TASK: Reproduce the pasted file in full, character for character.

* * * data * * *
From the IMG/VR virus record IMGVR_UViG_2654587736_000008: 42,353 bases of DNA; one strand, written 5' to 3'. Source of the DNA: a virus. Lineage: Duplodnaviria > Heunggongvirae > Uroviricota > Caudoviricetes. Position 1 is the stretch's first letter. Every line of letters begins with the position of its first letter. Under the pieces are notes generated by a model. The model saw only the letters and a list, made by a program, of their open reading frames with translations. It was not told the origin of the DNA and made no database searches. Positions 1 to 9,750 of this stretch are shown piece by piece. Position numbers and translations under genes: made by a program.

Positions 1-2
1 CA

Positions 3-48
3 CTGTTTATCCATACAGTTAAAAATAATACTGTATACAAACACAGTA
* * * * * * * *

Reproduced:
From the IMG/VR virus record IMGVR_UViG_2654587736_000008: 42,353 bases of DNA; one strand, written 5' to 3'. Source of the DNA: a virus. Lineage: Duplodnaviria > Heunggongvirae > Uroviricota > Caudoviricetes. Position 1 is the stretch's first letter. Every line of letters begins with the position of its first letter. Under the pieces are notes generated by a model. The model saw only the letters and a list, made by a program, of their open reading frames with translations. It was not told the origin of the DNA and made no database searches. Positions 1 to 9,750 of this stretch are shown piece by piece. Position numbers and translations under genes: made by a program.

Positions 1-2
1 CA

Positions 3-48
3 CTGTTTATCCATACAGTTAAAAATAATACTGTATACAAACACAGTA